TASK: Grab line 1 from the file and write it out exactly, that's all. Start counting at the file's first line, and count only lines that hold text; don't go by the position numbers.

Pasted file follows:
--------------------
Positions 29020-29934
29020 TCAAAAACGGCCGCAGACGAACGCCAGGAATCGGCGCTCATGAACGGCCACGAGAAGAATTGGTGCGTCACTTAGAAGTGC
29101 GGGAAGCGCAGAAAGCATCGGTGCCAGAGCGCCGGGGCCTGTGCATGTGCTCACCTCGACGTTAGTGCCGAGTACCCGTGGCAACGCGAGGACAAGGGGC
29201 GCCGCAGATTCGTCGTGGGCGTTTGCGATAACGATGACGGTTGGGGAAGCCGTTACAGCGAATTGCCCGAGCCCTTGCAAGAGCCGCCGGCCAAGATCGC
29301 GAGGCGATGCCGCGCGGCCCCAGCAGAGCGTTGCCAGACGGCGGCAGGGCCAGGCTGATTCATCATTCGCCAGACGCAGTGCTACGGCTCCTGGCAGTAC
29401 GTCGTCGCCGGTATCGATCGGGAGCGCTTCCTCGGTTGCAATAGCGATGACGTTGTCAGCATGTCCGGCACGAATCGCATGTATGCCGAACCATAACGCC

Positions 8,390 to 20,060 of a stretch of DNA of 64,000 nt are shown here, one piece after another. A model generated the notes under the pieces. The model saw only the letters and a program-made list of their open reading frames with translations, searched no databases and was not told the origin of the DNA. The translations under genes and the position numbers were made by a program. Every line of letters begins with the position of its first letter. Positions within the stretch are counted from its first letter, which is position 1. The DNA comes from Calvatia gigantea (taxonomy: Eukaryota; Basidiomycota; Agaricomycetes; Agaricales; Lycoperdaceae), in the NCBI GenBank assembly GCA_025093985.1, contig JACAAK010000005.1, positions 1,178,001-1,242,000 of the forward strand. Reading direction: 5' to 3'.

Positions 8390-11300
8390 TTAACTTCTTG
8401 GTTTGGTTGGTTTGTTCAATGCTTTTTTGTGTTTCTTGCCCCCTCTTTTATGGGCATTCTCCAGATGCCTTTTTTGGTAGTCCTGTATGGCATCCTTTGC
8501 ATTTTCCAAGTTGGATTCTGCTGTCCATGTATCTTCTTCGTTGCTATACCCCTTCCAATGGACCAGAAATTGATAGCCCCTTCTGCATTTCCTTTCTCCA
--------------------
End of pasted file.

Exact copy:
Positions 29020-29934